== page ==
• Click on Historical background, if you want to delve more deeply into the history of and artwork in this amazing chapel. Here in the Sistine Chapel the Cardinal-electors will cast ballots for a new pope until one candidate receives at least a two-thirds majority. In eras past, the cardinals had to live within those walls and so over the centuries the chapel became darkened by smoke and grime. Restored to its original colors some years ago the magnificence of Michaelangelo's masterwork shines out.
  • Or jump right into the Virtual Tour of the Sistine Chapel. For the tour do the following:
    • The Last Judgment. Zoom forward to examine the huge scene of the Last Judgment as depicted in the Gospel of Matthew and envisioned by Michaelangelo.
    • The Creation of Man . Then pan straight up to the ceiling, middle. Zoom in to examine the famous creation of man image, where God's "finger" touches/creates Adam. Zoom in on other parts of the ceiling to see if you can identify other biblical scenes depicted by Michaelangelo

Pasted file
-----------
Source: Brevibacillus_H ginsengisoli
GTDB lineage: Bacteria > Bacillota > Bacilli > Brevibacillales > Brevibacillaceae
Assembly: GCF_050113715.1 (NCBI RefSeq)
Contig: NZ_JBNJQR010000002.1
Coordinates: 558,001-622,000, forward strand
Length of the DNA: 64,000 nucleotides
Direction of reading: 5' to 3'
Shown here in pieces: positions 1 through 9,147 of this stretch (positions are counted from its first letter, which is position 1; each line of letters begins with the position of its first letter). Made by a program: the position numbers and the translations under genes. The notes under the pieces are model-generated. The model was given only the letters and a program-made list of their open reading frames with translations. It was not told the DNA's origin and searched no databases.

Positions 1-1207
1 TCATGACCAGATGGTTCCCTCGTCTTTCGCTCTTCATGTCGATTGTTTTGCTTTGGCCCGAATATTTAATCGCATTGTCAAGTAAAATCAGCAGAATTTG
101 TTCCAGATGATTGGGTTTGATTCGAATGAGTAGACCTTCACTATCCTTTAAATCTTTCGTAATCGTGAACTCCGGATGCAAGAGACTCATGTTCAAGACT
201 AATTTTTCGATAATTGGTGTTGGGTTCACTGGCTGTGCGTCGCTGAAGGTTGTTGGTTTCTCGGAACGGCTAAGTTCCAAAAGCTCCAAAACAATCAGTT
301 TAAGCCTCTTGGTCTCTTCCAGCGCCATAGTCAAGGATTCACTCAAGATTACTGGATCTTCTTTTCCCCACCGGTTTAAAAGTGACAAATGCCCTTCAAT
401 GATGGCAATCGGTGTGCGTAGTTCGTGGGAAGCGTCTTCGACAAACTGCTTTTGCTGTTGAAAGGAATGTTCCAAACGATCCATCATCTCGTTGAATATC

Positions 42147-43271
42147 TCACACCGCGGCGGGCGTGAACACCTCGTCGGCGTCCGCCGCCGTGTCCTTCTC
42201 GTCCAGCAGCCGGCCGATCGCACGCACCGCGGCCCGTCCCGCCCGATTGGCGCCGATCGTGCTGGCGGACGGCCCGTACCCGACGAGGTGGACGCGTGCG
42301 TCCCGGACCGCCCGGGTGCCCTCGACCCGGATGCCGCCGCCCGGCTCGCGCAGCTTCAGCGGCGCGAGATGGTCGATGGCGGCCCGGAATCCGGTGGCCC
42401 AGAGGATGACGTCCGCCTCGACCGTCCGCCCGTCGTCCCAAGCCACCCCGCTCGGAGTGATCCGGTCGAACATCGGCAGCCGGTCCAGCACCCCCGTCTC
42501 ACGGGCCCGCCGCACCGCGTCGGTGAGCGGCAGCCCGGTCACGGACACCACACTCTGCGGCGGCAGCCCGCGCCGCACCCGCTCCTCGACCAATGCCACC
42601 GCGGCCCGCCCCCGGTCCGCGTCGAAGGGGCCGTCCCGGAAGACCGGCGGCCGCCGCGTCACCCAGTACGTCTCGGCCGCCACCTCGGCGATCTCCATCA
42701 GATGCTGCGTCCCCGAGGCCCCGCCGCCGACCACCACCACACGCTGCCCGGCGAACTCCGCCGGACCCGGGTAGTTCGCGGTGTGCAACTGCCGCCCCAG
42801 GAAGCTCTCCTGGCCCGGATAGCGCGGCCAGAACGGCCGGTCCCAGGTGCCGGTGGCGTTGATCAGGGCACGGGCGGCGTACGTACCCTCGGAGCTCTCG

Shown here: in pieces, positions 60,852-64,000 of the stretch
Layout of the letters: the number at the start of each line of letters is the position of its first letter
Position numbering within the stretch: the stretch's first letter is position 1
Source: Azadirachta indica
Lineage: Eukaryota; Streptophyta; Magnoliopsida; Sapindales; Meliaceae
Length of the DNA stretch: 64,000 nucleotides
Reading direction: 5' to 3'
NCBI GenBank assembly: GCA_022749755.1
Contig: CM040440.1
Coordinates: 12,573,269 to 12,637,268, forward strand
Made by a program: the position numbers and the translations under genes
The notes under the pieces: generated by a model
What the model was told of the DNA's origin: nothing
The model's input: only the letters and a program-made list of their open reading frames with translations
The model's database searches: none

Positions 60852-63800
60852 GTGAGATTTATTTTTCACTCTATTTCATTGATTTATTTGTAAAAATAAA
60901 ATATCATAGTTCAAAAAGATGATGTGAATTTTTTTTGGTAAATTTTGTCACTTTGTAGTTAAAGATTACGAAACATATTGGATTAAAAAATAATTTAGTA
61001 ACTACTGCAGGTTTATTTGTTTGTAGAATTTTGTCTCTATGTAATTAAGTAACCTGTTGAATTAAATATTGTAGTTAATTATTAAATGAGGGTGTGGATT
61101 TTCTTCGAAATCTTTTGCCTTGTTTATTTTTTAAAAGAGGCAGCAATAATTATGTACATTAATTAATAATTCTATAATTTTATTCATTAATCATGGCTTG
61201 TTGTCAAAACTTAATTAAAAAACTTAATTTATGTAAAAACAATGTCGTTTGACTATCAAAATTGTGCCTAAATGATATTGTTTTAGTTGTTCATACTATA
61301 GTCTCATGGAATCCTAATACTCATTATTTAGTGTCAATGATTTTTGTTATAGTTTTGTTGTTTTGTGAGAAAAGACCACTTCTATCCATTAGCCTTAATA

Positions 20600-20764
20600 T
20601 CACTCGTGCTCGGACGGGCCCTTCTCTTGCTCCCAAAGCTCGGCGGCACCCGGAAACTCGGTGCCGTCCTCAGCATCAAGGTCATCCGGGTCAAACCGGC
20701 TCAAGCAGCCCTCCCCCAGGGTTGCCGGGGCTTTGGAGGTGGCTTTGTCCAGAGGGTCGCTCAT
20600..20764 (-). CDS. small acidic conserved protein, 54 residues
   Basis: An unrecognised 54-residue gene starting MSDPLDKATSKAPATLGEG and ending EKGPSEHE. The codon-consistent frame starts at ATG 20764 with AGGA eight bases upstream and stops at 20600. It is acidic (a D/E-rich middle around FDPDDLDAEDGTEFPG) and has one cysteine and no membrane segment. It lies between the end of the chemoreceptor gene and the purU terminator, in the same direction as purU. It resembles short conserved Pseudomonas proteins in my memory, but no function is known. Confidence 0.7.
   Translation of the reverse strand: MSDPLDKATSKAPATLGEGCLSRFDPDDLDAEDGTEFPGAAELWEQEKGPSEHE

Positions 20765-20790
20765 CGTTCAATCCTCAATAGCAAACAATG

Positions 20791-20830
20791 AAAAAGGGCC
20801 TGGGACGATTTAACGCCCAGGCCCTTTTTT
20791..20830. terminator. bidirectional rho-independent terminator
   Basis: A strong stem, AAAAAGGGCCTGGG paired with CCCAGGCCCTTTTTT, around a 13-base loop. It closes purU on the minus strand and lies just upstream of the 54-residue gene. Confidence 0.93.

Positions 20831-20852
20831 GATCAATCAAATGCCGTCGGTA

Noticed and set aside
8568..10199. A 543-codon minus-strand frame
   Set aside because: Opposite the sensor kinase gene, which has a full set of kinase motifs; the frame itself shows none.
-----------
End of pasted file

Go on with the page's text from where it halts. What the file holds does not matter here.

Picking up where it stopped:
• The stories of Moses. Look along the one wall for a series of depictions of Moses, completed prior to Michaelangelo's work. Zoom in to see if you can name the biblical scene being depicted.
    • The stories of Jesus. Look along the other wall for a series of stories from Jesus' life, again completed prior to Michaelangelo. Zoom in to see if you can name the story being portrayed.
    • The Keys of the Kingdom Delivered to Peter. In particular, see if you can find the famous fresco of Jesus handing Peter the keys to the kingdom.



    © 2007 SS. John and Paul Parish                      (top of page)